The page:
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January 25, 2002

What Have We Bought with Nearly $100 Billion?

It has become increasingly clear to me that our major corn and soybean export competitors will annually export whatever they produce beyond their domestic needs no matter what. It doesn’t matter much whether prices are “high” or “low”, whether exchange rates favor or do not favor our export competitors, whether inflation is raging or deflation has set in or whether we are or are not using annual set-asides in the U.S. Furthermore, we can find no evidence—beyond anecdotal hearsay—to suggest that changes in total crop acreage in our export competitor countries are affected significantly by any of these factors either. That is not to say that major-crop acreages have not changed, read increased, among our major export competitors. Those changes, long-term changes primarily, reflect the effects of developmental policies of various kinds, and not simply additional investments in agricultural infrastructure.

The country-by-country data are quite convincing. Annual soybean complex exports from Argentina are, for all practical purposes, equal to the amount Argentina produces less domestic use. Ditto for Brazil and ditto for corn exports from Argentina. Any production of corn and soybeans and soybean products not needed for consumption inside Argentina or Brazil high tails it out of the country. This ship-it-out-of-country-no matter-what stance means that year-end inventories following bumper soybean yields are about the same as year-end inventories during years when Argentina and Brazil experience a sharp drop in output per hectare.

While one is hard pressed to trace year-to-year fluctuations in Argentine and Brazilian soybean-complex (or corn) exports to variations in soybean/corn prices, currency exchange rates, or U.S. support prices and set aside levels, it is not that difficult to locate a pattern. Argentine exports tend to spike above trend when Argentine yields spike above trend; when yields are short, exports tend to be below trend.

The data are as unequivocal on the supply side. Acreages of our major export competitors appear totally oblivious to the factors that we economists, farm leaders and politicians have said are so important: prices, exchange rates, and U.S. policy. In fact, Argentina’s soybean acreage has been growing at an accelerated rate during these recent years of depressed commodity prices, no U.S. set asides and relatively “high” currency exchange rates for the U.S. and Argentina. Argentina’s currency tie to U.S. exchange rates, which has been in effect for a decade or so, was only severed a matter of weeks ago.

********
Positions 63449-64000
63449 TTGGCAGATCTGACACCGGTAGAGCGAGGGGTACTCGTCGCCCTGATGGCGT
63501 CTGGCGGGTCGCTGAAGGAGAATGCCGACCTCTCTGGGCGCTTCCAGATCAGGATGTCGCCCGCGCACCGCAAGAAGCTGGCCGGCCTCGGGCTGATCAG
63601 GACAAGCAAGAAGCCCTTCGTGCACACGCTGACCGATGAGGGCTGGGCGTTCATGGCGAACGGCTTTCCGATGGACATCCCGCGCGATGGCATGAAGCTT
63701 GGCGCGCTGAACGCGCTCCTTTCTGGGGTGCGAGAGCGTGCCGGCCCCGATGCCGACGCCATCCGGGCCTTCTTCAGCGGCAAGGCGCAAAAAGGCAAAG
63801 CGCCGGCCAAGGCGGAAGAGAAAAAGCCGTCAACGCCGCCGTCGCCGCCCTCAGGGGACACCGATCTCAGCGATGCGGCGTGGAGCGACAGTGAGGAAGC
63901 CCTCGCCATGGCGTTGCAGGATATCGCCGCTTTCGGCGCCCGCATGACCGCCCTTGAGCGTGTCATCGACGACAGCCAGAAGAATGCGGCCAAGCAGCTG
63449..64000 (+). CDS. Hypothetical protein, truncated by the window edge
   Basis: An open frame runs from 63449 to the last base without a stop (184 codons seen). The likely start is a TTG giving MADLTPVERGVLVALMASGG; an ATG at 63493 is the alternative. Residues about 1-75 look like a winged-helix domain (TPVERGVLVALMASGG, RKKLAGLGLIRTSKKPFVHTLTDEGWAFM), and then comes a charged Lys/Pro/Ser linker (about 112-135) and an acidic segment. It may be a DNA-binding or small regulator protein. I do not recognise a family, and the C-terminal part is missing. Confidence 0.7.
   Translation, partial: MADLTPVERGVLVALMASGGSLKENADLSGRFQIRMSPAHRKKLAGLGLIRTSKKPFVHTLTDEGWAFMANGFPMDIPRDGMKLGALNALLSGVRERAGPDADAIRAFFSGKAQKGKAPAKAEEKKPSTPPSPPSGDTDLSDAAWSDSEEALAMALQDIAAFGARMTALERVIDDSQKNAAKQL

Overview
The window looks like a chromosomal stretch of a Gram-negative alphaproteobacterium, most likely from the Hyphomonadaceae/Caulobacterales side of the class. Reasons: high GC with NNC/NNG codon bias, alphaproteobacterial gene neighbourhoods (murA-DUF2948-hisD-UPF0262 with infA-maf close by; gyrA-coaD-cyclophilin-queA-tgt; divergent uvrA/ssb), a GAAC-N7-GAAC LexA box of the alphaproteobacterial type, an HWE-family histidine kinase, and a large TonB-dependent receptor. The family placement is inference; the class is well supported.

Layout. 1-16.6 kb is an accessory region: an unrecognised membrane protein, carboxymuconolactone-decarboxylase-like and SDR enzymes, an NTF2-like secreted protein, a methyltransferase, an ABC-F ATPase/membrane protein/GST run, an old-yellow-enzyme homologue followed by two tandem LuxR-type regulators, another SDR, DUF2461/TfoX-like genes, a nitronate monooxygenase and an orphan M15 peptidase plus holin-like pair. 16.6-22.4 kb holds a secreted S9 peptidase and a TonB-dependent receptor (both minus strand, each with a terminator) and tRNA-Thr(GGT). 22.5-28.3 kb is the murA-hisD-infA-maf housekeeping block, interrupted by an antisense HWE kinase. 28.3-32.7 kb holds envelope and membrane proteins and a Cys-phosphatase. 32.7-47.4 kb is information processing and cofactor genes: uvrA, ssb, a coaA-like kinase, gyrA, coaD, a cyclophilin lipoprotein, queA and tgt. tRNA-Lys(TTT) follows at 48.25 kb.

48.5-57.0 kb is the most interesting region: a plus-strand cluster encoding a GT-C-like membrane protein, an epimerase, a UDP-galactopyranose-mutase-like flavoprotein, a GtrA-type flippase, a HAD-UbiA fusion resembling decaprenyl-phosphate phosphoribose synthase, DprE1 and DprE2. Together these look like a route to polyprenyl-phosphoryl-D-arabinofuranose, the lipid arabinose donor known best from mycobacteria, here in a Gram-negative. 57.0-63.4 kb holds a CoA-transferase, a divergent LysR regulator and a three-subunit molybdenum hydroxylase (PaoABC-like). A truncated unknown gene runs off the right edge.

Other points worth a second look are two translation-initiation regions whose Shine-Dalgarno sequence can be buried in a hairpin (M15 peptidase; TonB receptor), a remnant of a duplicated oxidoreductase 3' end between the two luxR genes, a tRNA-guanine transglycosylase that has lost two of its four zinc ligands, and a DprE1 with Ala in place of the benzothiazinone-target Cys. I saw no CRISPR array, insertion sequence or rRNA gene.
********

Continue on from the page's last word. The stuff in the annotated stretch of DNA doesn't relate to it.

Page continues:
This discussion and the documenting data presented in earlier columns are based on country-by-country information. But what if we look at world-level data? Figure 1 shows corn year-end inventories for the U.S. and for the rest-of-the-world less China. China is excluded because it is difficult to verify Chinese data. The line representing ending stocks for foreign countries less China is relatively flat and steady while the line representing US carryover levels—well, it varies…widely.

figure 1

Figure 1. A comparison of United States and foreign less China corn carryover levels, 1961-2001. Data source: USDA, PS&D.

During the 1991-2001 period, foreign-less-China ending stock levels of corn have been especially stable. During that time period, the carryover levels have varied from the 23.5 million metric ton level by ±25 freighter loads of corn while US carryover levels have varied from the 33.25 million metric ton level by ±267 freighter loads of corn. It is interesting that even in 1995 when crop prices were high and US carryover levels dropped to precariously low levels, foreign-less-China stock levels dropped very little. This all happened during a period in which foreign-less-China domestic demand grew by 14.4 percent or 609 freighter loads of corn. Next week we will look at similar data for soybeans.

So if the low prices and all-out-production of the last four years have not made the U.S. more “competitive” in the world markets, if it has not changed the behavior of our export competitors, and if it has not caused importers to increase their imports from the U.S. sufficiently to offset the lower prices, what have the tens of billions of dollars of government payments to replace market receipts lost to low prices and fence-row-to-fence-row production bought?

Daryll E. Ray holds the Blasingame Chair of Excellence in Agricultural Policy, Institute of Agriculture, University of Tennessee, and is the Director of the UT’s Agricultural Policy Analysis Center. (865) 974-7407; Fax: (865) 974-7298; dray@utk.edu; http://www.agpolicy.org.

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